Don't know much about mobile homes. Have remodeled houses, have contractors, etc but this would be my first Lonnie deal. One of the largest U.S. manufacturers of mobile homes is located in my area so there is a decent amount of them around. Here is what I know and I'll post pictures soon as he is going to email them.
Needs floor work in kitchen and living room, outer pane of glass broke in kitchen causing leak, roof needs new coat of Cool Seal (3yrs since done), leak in roof caused floor damage in living room before seal was done, LR and Hall carpet cleaned/replaced, will Not come with heat/air, will Not come with appliances.
I will have to move the property because they purchased a new MH. Talked with a mover and to move it into the city where I live, located in an outlier of my city about 45mins away, it will cost $3k. I could also move it somewhere inside the city it's now, I'll have to find a park to move into.
Asking price is $1200 obo. Similar sized homes sell for roughly $7500
I strongly advise against moving a home on your first deal. It's a lot easier to learn in smaller increments than taking on a project of that size with so many figurative moving parts to begin with.
The quote you got to move the home (assuming it is just for moving the home) is really high. You don't mention where you are located but you could probably get it done for $1500. However, when moving a home you'll also have to pay to have the plumbing and electric hooked up. So altogether it's probably around $3500.
The home sounds like it is old. You didn't mention what year the home is but based on your description and that similar homes sell for $7k, I'm guessing it's a late 70s or early 80s. Homes that old are not worth moving because of their condition and you'll spend more on the move than the purchase of the home.
If by chance it's newer than I think, you might be able to have a park help pay for the move.
Based on the information you provided, I'd pass and find a deal with less headaches and bigger margins.
I'll try to help by chiming in here. First things first, (at least for me) is what is your exit strategy? Are you looking to sell it retail for cash? Looking to wholesale? Guessing by your post title you're looking to finance it as a "Lonnie". So, for the sake of conversation I'll assume that's your exit.
With financing as your exit bear in mind it's tough to start moving the homes and wrapping that cost into your financing price. Most of the time (and here no exception) the cost of the move is more than the cost of the home. Then you're immediately in the situation of needing to sell a $1200 home for $4,200 to break even.
Now, about the move.
I may be off here, but this is what I tell folks that I move for. And believe me, before I got my truck I did NOT know about all the "extra" stuff there.
Your move and set (assuming it's a move and set as that's the "going" rate at $3000) is literally that: tear it down, move it, set it back up on blocks (you pay for blocks if they don't transport or there's not enough), tie it down (you pay for anchors) and level it out. Again, I am making assumptions here, but based on my experience (and what I tell my customers up front) there is cost in the following:
-Skirting (it's not guaranteed the skirting can be re-used at the next site. Depending on where you can buy from skirting may cost you as much as $800 to buy all new. Then you pay someone $250 to install it)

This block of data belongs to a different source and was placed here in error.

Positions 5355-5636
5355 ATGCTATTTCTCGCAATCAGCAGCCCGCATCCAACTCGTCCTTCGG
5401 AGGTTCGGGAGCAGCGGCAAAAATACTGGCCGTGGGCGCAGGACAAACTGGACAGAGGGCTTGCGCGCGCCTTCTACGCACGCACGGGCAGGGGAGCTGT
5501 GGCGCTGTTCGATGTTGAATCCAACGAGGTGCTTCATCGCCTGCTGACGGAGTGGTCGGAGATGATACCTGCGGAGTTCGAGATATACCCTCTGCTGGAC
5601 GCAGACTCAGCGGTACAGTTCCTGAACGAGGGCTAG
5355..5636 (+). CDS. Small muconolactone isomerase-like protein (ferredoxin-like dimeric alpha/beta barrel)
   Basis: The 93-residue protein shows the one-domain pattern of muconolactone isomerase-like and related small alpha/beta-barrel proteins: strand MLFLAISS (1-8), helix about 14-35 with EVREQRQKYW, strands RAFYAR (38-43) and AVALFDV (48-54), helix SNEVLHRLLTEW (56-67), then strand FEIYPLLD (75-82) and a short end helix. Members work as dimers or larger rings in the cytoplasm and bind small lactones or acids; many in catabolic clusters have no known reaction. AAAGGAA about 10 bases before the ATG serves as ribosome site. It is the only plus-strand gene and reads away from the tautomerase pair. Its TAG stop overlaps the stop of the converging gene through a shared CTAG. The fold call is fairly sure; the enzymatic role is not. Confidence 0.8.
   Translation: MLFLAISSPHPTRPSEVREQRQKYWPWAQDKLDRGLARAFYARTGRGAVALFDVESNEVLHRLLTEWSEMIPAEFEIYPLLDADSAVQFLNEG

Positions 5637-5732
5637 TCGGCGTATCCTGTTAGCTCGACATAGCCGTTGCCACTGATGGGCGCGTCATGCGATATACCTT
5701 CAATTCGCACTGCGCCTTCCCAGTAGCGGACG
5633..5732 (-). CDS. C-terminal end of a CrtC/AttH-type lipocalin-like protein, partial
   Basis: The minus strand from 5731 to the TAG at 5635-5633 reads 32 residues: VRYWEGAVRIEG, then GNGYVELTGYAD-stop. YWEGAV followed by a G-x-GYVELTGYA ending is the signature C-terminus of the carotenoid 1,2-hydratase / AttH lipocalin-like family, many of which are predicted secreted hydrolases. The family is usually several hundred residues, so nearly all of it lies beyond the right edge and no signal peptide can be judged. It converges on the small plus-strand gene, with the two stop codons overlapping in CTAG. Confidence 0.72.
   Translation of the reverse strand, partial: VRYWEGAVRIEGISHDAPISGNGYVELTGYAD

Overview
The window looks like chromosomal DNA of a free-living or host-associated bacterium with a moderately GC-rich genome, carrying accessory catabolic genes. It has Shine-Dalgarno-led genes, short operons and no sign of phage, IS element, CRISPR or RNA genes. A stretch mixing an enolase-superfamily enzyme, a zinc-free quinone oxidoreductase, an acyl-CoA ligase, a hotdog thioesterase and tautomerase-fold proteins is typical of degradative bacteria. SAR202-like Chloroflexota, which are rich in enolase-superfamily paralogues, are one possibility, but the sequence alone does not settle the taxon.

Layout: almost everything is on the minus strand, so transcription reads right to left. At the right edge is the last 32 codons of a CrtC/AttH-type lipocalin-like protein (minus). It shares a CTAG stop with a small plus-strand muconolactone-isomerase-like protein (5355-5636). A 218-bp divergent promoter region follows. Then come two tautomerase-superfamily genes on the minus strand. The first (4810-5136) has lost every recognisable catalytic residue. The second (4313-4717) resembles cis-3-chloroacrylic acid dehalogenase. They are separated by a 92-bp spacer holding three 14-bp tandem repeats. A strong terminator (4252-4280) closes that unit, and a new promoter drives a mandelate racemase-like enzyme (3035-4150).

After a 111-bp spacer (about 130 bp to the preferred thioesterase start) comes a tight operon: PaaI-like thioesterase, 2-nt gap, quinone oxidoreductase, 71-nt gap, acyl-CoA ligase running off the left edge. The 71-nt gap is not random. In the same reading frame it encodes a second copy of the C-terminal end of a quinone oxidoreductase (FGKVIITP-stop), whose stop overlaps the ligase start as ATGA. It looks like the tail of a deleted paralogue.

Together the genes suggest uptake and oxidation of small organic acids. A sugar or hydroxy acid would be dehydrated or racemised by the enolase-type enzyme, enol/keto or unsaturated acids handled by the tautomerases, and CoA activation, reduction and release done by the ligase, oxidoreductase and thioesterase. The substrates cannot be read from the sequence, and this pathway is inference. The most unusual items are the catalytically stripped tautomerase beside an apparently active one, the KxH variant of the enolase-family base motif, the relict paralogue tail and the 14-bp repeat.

-Decks/Landings: Is the mover taking the decks for you? You'll need decks to get your permit at the new place. About $500/deck to get a contractor to do them new...give or take. Again, price may vary and you may reuse the decks, but there's no guarantee they can be used again.
-Did the mover include the water/sewer hook up? If not, cost there.
-Plumbing cost to hook up all lines and get operational
-Electric: Cost to hook up the home
The above are not necessarily ALL the costs. Before I knew more about the process I really had to do some scrambling as I moved a home to be financed to a new location; my $3,000 quote literally turned into about $5,800 paying others to do it before my tenant could move in. Now, that's inflated as we had a few repairs to make, but you get the idea.
I'll be the first to say "go get 'em, tiger". In this scenario though, be careful what you're getting into.
The 12' wide leads me to believe the home is older? Based on rules in my state (Virginia) and the local municipalities, (as is my entire input in this post) make sure you are allowed to get a permit on this home for the new location. If it's older than 1976 you could have trouble. Make sure if you're moving it to a park the park will allow it in there.
Sorry, I'll stop there. I'm sure others will chime in with help that you should certainly use. Hopefully I helped shed some light on at least the moving part of your deal. If you want more I can keep going...
Best of luck with it.
Blue Ridge Mobile Homes
P.S. There is certainly an opportunity to make money on your deal. I don't want to sound pessimistic, only trying to help educate!
@Bill W. got in there before mine posted and said things much better than I. Kudos to him and well put. Agreed on the park help for the move. Parks in my area were giving $3000 cash recently to have a home pulled in there. Great point.
Bill. You echoed some of my very thoughts. I haven't gotten all the details but the seller is sending me pics and more info soon.
I live in Knoxville, TN. Clayton Homes is located in the area so there are a good amount of MH's in the around. This leads to me to think there would be a good amount of Lonnie deals around and maybe I haven't dug deep enough but the majority of homes in my area seem to be selling for $15k, $20k, up to $50k. The only other low priced home I've found was $2k for an abandoned MH that had to be moved. When I saw a $1200 price tag I was surprised.